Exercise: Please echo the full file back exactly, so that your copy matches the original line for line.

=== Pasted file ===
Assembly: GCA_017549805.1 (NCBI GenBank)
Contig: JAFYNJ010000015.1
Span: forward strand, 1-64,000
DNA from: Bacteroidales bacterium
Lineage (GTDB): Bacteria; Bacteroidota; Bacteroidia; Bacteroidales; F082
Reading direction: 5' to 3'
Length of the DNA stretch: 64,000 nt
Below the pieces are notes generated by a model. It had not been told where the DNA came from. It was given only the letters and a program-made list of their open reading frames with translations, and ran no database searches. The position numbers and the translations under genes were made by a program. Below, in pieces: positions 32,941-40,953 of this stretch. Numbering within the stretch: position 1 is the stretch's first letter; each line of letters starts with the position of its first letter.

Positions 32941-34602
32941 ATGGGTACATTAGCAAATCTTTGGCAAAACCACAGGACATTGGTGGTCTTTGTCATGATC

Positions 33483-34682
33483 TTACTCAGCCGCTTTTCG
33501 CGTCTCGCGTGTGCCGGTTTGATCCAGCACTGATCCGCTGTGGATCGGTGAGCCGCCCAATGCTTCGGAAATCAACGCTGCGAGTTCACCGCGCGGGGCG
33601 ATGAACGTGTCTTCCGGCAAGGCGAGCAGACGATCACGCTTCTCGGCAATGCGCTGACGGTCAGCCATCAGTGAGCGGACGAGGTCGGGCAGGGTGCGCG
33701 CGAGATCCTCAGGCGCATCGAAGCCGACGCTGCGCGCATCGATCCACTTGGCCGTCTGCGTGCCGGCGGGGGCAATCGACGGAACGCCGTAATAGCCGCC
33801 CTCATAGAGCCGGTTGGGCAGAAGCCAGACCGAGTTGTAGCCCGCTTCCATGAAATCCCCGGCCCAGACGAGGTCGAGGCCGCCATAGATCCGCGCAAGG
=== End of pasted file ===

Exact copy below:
Assembly: GCA_017549805.1 (NCBI GenBank)
Contig: JAFYNJ010000015.1
Span: forward strand, 1-64,000
DNA from: Bacteroidales bacterium
Lineage (GTDB): Bacteria; Bacteroidota; Bacteroidia; Bacteroidales; F082
Reading direction: 5' to 3'
Length of the DNA stretch: 64,000 nt
Below the pieces are notes generated by a model. It had not been told where the DNA came from. It was given only the letters and a program-made list of their open reading frames with translations, and ran no database searches. The position numbers and the translations under genes were made by a program. Below, in pieces: positions 32,941-40,953 of this stretch. Numbering within the stretch: position 1 is the stretch's first letter; each line of letters starts with the position of its first letter.

Positions 32941-34602
32941 ATGGGTACATTAGCAAATCTTTGGCAAAACCACAGGACATTGGTGGTCTTTGTCATGATC

Positions 33483-34682
33483 TTACTCAGCCGCTTTTCG
33501 CGTCTCGCGTGTGCCGGTTTGATCCAGCACTGATCCGCTGTGGATCGGTGAGCCGCCCAATGCTTCGGAAATCAACGCTGCGAGTTCACCGCGCGGGGCG
33601 ATGAACGTGTCTTCCGGCAAGGCGAGCAGACGATCACGCTTCTCGGCAATGCGCTGACGGTCAGCCATCAGTGAGCGGACGAGGTCGGGCAGGGTGCGCG
33701 CGAGATCCTCAGGCGCATCGAAGCCGACGCTGCGCGCATCGATCCACTTGGCCGTCTGCGTGCCGGCGGGGGCAATCGACGGAACGCCGTAATAGCCGCC
33801 CTCATAGAGCCGGTTGGGCAGAAGCCAGACCGAGTTGTAGCCCGCTTCCATGAAATCCCCGGCCCAGACGAGGTCGAGGCCGCCATAGATCCGCGCAAGG